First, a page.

Let’s see if the data bears out our assumptions.

Scraping data from a single vote

With those introductions out of the way, let’s start pulling some data. Converting the webpage for a single vote into a Pandas dataframe is surprisingly simple. After importing the Python Pandas library, I only need to pass a URL (for the seventeenth vote of the second session of the 43rd parliament, in this case) to the pd.read_html command. Pandas will read the page’s HTML, identify data relationships, and convert everything to a table.

import pandas as pd
dfs = pd.read_html('https://www.ourcommons.ca/Members/en/votes/43/2/17',header=0)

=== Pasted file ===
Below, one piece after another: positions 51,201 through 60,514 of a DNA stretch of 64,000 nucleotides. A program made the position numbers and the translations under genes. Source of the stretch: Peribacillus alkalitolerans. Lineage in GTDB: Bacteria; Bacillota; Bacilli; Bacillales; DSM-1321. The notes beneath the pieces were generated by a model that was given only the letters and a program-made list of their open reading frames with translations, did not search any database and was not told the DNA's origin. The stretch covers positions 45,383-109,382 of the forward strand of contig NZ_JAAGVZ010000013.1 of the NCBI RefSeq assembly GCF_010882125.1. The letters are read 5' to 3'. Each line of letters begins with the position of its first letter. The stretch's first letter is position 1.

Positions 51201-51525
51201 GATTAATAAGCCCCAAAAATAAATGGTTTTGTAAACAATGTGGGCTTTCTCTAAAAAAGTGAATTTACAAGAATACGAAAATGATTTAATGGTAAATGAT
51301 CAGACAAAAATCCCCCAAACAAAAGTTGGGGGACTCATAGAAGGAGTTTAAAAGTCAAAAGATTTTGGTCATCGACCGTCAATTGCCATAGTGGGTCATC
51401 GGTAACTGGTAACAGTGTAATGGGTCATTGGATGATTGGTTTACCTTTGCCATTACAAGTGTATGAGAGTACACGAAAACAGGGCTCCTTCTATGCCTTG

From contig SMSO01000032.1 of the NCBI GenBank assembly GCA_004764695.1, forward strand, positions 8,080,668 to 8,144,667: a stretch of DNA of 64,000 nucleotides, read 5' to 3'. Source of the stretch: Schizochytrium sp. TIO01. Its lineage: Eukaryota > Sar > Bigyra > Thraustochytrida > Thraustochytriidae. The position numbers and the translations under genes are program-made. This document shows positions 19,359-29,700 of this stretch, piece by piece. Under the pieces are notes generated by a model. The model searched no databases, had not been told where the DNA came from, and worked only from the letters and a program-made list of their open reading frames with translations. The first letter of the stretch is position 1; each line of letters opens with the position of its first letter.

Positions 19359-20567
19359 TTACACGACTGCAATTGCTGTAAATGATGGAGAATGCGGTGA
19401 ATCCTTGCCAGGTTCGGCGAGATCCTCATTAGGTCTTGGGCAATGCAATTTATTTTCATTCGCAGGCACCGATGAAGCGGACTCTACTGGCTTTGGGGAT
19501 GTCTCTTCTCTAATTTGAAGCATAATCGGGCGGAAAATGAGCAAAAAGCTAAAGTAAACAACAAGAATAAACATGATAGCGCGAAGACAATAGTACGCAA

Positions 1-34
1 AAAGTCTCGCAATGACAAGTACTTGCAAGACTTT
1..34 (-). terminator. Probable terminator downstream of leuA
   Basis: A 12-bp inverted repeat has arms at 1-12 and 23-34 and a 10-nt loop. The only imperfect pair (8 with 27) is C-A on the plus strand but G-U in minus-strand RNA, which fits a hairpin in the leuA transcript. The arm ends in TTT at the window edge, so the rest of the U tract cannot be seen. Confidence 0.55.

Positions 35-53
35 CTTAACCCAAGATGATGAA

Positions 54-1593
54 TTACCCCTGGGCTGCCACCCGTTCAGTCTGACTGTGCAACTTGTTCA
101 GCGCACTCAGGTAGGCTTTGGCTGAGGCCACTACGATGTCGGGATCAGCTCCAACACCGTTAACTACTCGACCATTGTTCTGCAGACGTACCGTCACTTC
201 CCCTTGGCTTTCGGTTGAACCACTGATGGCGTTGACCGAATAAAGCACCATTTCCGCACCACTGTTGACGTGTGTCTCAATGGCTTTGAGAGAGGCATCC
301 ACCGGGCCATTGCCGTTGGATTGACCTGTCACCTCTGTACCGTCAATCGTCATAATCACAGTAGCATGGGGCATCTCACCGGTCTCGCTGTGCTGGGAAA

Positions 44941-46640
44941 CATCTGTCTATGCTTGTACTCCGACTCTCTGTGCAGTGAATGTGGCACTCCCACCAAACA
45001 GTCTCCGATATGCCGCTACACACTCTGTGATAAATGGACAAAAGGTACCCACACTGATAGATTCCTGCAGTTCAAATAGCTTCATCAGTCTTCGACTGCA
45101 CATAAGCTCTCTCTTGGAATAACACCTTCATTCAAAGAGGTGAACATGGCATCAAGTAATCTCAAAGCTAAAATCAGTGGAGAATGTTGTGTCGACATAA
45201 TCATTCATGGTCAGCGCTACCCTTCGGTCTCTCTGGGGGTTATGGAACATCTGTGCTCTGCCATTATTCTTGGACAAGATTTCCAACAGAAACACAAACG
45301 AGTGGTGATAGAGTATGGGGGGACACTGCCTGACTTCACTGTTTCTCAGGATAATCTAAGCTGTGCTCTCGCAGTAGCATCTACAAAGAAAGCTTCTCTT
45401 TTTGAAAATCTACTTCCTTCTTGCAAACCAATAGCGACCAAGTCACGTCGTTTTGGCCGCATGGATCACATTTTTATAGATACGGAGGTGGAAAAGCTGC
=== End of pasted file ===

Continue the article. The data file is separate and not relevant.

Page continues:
For some reason, the specific data we’re after exists in the dataframe identified as dfs[0] (rather than just dfs). I can’t say I understand why that is, but it is. So for convenience, I’ll push that to the new dataframe, df:

df = dfs[0]

Let’s see what our data looks like:

(319, 4)

There are four columns, comprising 319 rows. That means 319 members cast votes for this bill.

To keep things clean, I’ll change the names of the column headers and then display the first five rows of data:

df.columns = ['Member','Party','Vote','Paired']
	Member					Party		Vote	Paired
0	Mr. Ziad Aboultaif(Edmonton Manning)	Conservative	Nay	NaN
1	Mr. Scott Aitchison(Parry Sound—Musk)	Conservative	Nay	NaN
2	Mr. Dan Albas(Central Okanagan—Si...	Conservative	Nay	NaN
3	Mr. Omar Alghabra(Mississauga Centre)	Liberal	Nay	NaN
4	Ms. Leona Alleslev(Aurora—Oak Rid...	Conservative	Nay	NaN

All the votes of these first five members went against the bill (“Nay”). An affirmative vote would be identified as “Yea.”